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Two people wearing masks sit on a bench outside. One is holding a flyer about COVID testingSometimes people on the margins aren’t first on the list to receive information that others take for granted. According to a 2010 study published in Disaster Medicine and Public Health Preparedness, most emergency preparedness strategies fail to ensure that vulnerable receive necessary information during a crisis. It was with this realization that prompted New York City’s Health + Hospitals to recruit some of the city’s most well-connected non-profits to bridge the communication gap between agencies and those who may not be receiving COVID-19 information. Cue YAI Knowledge, which won one of the city's Test + Trace (T2) grants to conduct outreach on COVID-19 to the intellectual and developmental disabilities (I/DD) community.

"The grant campaign is just another way that community members of varying types get the necessary and life-saving information they need regarding COVID-19,” said Tyler Larsen, Training Coordinator at YAI Knowledge. “It comes down to proximity – we are not just focusing on the I/DD community but also the people surrounding them in the communities where they live.”

According to the Institute of Medicine, effective public health campaigns that target specific populations need to integrate themselves into the communities where they reside. That helps public health practitioners integrate messaging into target audiences’ daily lives and increase adherence. 

“This campaign has been really exciting because it’s all about education, something YAI Knowledge does well, and it’s an opportunity to provide free education to the communities that need it. It’s what we are designed to do,” Larsen said. “This partnership has allowed us to lead the charge and encourage others to become more altruistic.”

The campaign itself is multi-faceted, focusing on community canvassing, poster objectives, video creation, and event production. These all hinge on effective social media and in-person rapport with the I/DD community. Among the major hurdles both the city and YAI faced as T2 started to take shape were apathy, language barriers, and mistrust of healthcare officials, consistent with existing understanding of poor information flow to vulnerable populations outlined in a 2020 study in the Journal of Community Health. YAI Knowledge anticipated this, said Chris Valladares, YAI Trainer, and crafted an outreach strategy that addressed linguistic and cultural differences.

“The most comforting thing for people we approach is when you can actually speak the language. It can be more powerful than just knowing the context, culture and background of an individual,” Valladares said. “When you interject and explain it in a way they understand, they become more interested in listening and working with us. Most of the neighborhoods are predominantly Spanish-speaking ones, and people light up when they hear me talking to them in the language.”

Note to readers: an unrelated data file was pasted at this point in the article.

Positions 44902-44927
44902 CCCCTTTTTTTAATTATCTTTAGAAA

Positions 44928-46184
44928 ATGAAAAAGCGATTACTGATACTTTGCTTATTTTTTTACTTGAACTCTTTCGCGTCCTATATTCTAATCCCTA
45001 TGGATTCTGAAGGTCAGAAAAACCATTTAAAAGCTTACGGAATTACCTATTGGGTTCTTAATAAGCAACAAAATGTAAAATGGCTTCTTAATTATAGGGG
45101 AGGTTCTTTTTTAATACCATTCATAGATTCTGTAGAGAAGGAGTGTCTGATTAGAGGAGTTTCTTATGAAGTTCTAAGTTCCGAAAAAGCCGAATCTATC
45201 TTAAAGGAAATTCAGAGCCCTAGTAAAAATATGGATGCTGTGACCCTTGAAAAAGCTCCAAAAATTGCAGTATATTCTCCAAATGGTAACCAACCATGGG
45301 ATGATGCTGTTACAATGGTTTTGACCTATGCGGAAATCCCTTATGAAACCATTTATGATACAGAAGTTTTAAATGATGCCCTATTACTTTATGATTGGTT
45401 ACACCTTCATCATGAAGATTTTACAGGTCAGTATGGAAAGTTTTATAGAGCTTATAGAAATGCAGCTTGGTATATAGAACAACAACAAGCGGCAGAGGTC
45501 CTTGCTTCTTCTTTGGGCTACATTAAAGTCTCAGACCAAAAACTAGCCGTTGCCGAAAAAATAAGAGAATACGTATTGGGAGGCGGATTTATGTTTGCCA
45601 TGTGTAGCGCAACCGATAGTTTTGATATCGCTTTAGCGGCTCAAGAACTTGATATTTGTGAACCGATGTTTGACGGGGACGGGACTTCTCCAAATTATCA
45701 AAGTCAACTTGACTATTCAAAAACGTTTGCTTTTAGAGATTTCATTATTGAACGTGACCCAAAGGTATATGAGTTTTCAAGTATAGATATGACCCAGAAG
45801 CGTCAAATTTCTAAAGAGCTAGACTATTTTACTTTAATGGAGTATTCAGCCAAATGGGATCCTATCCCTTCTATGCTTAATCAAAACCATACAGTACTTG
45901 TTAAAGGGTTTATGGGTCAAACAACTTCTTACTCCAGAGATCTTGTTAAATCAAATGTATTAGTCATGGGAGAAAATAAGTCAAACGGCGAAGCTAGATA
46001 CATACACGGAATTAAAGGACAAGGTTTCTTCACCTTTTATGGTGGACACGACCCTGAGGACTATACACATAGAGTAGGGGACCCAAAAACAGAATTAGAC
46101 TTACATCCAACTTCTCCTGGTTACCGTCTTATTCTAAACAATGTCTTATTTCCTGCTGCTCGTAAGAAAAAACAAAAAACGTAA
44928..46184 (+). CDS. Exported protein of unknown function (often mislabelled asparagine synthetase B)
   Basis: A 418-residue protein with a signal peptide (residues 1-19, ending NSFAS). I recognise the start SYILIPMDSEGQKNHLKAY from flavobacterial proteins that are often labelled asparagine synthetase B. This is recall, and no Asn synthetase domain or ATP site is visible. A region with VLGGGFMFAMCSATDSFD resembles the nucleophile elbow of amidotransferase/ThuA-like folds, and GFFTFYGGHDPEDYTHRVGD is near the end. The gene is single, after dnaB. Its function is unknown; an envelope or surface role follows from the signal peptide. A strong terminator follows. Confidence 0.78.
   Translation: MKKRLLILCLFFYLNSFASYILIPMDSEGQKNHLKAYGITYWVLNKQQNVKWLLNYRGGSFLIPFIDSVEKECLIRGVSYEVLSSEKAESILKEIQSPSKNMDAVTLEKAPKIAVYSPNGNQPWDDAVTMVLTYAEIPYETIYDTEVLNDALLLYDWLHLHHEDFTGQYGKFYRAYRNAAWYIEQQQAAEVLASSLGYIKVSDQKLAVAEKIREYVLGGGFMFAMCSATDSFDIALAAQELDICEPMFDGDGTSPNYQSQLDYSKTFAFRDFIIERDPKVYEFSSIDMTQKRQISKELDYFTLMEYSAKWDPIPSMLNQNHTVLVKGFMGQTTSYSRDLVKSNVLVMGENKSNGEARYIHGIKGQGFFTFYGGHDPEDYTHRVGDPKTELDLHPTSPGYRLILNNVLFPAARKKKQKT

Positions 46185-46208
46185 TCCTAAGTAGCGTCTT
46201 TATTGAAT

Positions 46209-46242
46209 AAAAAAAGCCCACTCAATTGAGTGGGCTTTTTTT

With grassroots-oriented public health campaigns, much of the success is dependent upon establishing relationships with community members. YAI’s ground team has been able to do this and more, with community members going so far as to recommend other places for staff to target in order to drive up proper mask adherence and social distancing protocols. 

“It’s a constant evaluation in real time. When they realize we are giving away free masks and educational resources, they tend to flock to us and provide feedback, which helps us figure out how to best help the community itself,” Valladares said. “People just need reassurances and explanations – then, they are on board and become our champions.” 

In the coming months, YAI Knowledge plans to develop and release animated videos that will help both younger and older people with I/DD stay safe through the pandemic and understand the importance of testing and tracing to stop the spread of COVID-19. “It’s just like training, but on a micro level, with more focused, one-on-one conversations,” Larsen said. 

“We have the chance to create effective resources and partner with organizations that also have led the charge in COVID response,” Larsen said. “We get to share the expertise of our amazing team with other organizations, schools, everyday people, you name it.” 

YAI’s participation in the T2 campaign began in August and will continue through the year. For more information on the city-wide campaign, visit and follow YAI’s social media channels, including Facebook, Twitter, LinkedIn, and Instagram, for more updates.